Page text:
Americans are dissatisfied with our government – they believe dysfunctional government is the number one problem in the Nation. Congressional approval is currently only 21% (9% for Democrats, 21% for Independents, and 35% for Republicans). Although approval is currently higher than the 18% average for 2018, it’s below the 31% historical average since 1974 and the 40% high in 2000. The Federal Government rating is also lower than all 24 industry sectors tested by Gallup (worse than Oil & Gas and Pharma).
Is our dissatisfaction justified? Let’s look at how American democracy stacks up against other democracies around the world. The Economist Intelligence Unit produces an annual Democracy Index based on electoral process and pluralism, functioning of government, political participation, political culture, and civil liberties.
In 2018, the U.S. ranked 25th overall in the Democracy Index, down from 18th in 2008. Accordingly, the U.S. is now considered a “Flawed Democracy”, rather than one of the 20 “Full Democracies”, which include Canada and many Western European Nations.
The significant decline in the U.S. ranking is primarily due to the deterioration in the functioning of government, where we rank 32nd (along with 5 other nations, including Botswana, Jamaica and Indonesia). The decline is the result of growing political polarization and weakened confidence in institutions.
The U.S. score on political culture is also low – we’re tied with 9 other countries for 16th place, including Germany, South Korea and Israel. Our score has declined in the last decade, due to partisanship, conflicts within government, and executive branch undermining of the legislative and judicial branches.
The U.S. scores slightly better on political participation, although still relatively low for full democracies. Participation improved during the 2018 midterms, as a result of greater representation of women.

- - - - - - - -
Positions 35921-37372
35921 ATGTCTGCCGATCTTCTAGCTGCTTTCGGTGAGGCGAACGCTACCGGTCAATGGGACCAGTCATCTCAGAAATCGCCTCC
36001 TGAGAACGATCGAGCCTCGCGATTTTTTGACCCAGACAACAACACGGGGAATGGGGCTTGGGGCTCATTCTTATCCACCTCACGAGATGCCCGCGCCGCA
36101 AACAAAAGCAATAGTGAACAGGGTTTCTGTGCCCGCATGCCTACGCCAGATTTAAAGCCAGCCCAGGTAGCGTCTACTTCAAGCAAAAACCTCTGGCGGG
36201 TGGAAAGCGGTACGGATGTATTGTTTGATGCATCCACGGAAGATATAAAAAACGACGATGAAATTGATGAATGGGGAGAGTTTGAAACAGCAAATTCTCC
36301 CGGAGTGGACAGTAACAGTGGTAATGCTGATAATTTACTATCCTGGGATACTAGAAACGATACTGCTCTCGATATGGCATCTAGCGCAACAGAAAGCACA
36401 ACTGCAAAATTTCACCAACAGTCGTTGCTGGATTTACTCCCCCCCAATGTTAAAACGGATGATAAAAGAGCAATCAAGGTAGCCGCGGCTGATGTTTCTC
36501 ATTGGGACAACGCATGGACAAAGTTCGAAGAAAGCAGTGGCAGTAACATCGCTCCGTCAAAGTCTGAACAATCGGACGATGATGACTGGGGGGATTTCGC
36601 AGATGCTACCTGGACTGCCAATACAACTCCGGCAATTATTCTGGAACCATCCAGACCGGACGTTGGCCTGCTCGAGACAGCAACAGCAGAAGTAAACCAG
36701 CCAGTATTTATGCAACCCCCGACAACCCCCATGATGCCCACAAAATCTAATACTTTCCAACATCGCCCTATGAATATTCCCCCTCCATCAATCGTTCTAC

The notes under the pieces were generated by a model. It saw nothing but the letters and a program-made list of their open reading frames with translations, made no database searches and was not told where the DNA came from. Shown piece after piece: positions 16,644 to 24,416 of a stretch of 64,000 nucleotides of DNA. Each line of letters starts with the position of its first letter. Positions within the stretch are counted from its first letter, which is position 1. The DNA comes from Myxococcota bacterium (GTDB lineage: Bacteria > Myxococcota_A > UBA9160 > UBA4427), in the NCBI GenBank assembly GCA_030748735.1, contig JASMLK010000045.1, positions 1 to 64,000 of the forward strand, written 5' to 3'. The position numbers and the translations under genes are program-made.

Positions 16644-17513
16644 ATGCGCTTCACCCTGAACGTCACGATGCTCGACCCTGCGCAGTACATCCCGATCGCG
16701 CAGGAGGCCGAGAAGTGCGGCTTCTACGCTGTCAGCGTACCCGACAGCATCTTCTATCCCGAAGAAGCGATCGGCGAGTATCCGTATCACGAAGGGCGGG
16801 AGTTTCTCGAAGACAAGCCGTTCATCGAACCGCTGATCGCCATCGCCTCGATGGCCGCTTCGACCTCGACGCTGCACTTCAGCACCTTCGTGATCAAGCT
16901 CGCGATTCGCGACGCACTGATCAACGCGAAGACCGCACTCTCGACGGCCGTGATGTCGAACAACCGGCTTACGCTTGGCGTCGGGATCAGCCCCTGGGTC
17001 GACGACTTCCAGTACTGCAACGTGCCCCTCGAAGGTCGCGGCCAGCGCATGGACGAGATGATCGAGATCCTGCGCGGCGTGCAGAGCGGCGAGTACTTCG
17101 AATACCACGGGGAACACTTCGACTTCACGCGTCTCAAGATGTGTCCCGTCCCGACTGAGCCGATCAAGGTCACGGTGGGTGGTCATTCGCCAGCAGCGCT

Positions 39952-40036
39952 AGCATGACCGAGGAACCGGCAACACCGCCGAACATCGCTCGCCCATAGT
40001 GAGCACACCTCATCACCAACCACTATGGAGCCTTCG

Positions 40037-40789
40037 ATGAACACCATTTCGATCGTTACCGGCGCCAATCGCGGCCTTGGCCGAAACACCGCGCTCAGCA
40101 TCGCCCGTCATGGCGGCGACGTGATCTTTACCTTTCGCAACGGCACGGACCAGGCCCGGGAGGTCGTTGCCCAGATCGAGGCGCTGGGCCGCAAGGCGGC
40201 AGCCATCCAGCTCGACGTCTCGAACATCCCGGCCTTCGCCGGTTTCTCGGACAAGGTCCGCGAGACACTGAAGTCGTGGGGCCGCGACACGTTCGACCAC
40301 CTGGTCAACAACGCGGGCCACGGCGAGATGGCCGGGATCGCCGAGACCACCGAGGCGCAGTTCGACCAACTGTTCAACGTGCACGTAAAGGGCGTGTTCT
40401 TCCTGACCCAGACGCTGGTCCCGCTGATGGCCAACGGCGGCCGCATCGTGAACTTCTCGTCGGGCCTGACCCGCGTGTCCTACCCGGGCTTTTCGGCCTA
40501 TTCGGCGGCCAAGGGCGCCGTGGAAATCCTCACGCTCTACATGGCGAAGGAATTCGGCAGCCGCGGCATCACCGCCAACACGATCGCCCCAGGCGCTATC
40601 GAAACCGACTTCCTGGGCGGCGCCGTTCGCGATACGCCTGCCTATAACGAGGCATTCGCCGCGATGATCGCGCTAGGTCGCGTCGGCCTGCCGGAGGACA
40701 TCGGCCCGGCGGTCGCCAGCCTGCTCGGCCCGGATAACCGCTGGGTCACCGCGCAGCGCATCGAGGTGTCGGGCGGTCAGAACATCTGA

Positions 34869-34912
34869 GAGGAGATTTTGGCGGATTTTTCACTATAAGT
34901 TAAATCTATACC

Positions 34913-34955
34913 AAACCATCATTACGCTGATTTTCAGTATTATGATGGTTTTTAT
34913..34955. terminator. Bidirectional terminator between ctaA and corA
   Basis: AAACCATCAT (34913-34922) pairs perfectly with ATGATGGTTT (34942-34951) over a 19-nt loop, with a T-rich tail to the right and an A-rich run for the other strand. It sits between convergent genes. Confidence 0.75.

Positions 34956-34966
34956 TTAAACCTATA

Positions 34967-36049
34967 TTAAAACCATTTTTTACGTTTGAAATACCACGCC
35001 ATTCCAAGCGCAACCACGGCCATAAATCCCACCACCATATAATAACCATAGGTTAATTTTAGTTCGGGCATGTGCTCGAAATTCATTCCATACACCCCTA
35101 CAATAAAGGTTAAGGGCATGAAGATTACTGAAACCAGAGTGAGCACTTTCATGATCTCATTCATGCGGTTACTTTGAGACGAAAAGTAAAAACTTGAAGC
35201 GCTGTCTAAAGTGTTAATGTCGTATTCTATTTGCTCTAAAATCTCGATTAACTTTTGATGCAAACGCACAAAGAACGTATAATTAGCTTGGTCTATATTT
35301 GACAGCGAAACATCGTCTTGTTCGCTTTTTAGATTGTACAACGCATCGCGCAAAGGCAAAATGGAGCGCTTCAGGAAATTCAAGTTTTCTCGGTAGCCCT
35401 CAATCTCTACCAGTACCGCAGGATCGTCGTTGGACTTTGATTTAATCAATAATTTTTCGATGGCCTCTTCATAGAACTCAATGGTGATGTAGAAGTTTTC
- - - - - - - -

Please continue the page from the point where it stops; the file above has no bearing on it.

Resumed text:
Despite the midterm uptick, U.S. participation remains embarrassingly low. A Pew Research deep dive ranks America 26th out of 32 developed democracies on participation, based on voting-age people participating in the 2016 election. Only 70% of voting age citizens, 64% of all potential voters, are registered. Although 86.7% of registered voters voted in 2016, that’s only 55.7% of the voting age population (61% of citizens).
Only 28.5% of estimated eligible voters participated in the 2016 primaries. That’s only 46.7% of general election voting.
Although the U.S. scores fairly high on civil liberties, 8.24 out of a possible score of 10, that ranks America 35thon civil liberties, tied with 6 other nations, including Slovenia, Argentina and Columbia. Canada, Ireland, Australia and New Zealand are the only nations with a ranking of 10.
The highest U.S. score, 9.17, is on electoral process and pluralism. However, we still rank 33rd, tied with 23 other nations, including India, Bulgaria and the Philippines. Eight countries rank a top score of 10, including Uruguay, Norway (the top-ranking democracy) and Australia.
Around the world there is growing disillusionment with the practice of democracy, due to low scores for transparency, accountability and corruption. However, it’s striking that participation is increasing around the world, despite the deterioration of trust in democracy. Perhaps more citizens standing up can reduce the decline of democracy and civil liberties.
More than ½ the world’s population lives in an authoritarian or non-democratic regime. Would they encourage us to stand together or risk division? Would they suggest country over party? Would they tell each and every one of us to engage and be part of the solution? Definitely.